Trying to Survive

On March 4th I was preparing for the Lymphoma Awareness subject for the month of  March.  I had spent time with many person trying to raise awareness and participation in Be The Match. Be The Match is a registry for persons to become donors for persons willing to donate Stem Cells to persons needing Stem Cell Transplants.  I began on my birthday and was assisted by many friends and family around the world to increase donors.

I went to the hospital to began the “mobilization” process (receive chemo therapy and began injections to boost your stem cells so that I could be my own donor.  In hours my life took a turn or the worst.  I had concern about growth of a particular group of nodes.  When I brought these concerns to my oncologist from December to February, I was falsely assured that the Clinical Drug Trial I was participating was working.  On March 4 I was told by the Bone Marrow Transplant doctor that my cancer was growing out of control.

My one day visit to prepare for my transplant became a 2 1/2 week stay.  I became very ill and unstable.  I have no memory of many events.  I received chemotherapy for 24 hours a day, steroids and antibiotics around the clock.  I did not realize how ill I was.

Surprisingly I was able to donate my own cells, however I will not know until after a PET scan if I will be in remission enough to receive the transplant.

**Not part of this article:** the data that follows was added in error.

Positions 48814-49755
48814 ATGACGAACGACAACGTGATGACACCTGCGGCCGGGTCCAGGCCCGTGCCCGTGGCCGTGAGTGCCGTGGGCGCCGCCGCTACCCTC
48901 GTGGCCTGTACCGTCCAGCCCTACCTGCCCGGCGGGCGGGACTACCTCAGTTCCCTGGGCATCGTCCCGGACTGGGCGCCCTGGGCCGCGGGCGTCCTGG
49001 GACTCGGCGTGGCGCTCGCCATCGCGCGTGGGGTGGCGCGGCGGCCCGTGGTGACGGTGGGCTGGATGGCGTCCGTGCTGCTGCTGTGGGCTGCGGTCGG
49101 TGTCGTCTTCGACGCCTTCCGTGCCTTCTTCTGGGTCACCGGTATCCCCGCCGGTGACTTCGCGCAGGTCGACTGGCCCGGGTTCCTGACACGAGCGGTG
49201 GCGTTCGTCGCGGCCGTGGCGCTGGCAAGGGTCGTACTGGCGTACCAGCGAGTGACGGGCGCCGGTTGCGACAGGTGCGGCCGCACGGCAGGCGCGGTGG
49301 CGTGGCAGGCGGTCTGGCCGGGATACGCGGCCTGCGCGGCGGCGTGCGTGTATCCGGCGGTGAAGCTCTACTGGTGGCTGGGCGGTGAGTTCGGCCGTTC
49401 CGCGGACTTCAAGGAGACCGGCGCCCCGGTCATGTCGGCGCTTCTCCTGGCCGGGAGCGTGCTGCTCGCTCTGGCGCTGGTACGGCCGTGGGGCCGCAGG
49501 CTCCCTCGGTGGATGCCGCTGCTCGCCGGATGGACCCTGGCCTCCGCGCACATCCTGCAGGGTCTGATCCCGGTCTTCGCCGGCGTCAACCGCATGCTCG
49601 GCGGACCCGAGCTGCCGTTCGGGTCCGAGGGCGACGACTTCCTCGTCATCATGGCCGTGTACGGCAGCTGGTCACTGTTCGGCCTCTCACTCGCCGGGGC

Even after my diagnosis and participation in treatment, I can not over stress how important it is to be you own best advocate.  I still have a long road ahead if I am able to receive the transplant.  Even in the hospital I can to keep on to of my medical and medications.  The healthcare industry is a very SCARY place.

Please learn as much about your body as possible.  And if diagnosed with Lymphoma, saturate yourself with knowledge, options, and the best medical professions  and facilities.  I am Praying for a positive outcome.Image


Peanut and Pumpkin’s Smile for Dora’s Lymphoma Smile Project!

Peanut and Pumpkin's Smile for Dora's Lymphoma Smile Project!

December is SMILE Awareness Month! Share a Smile, Share some knowledge about LYMPHOMA! Knowledge is Power!!!

What is Cancer?

Cancer is a disease that starts in our cells.  Our bodies are made up of million of cells, grouped together to form tissues and organs such as muscles and bones, the lungs and the liver.  Genes inside each cell order it to grow, work, reproduce and die.  Normally, our cells obey these orders and we remain healthy.

But sometimes the instructions in some cells get mixed up, causing them to behave abnormally.  These cells grow and divide uncontrollably.  After a while, groups of abnormal cells form lumps, or tumors.

Tumors can be either benign (non cancerous) or malignant (cancerous).  Benign tumor cells stay in ne place in the body and are not usually life-threatening.

Malignant tumors cells are able to invade nearby tissues and spread to other parts of the body.  Cancer cells that spread to other parts of the body are called metastases.

The first sign that a malignant tumor has spread (metastasized) is often swelling of nearby lymph nodes, but cancer can spread to almost any part of the body.  It is important to find and treat malignant tumors as early as possible.  Cancers are named after the part o the body where they start.   For example Melanoma that starts in the skin but spreads to the liver is called Melanoma with liver metastases. (Melanoma: Understanding your diagnosis.  Canadian Cancer Society 2008)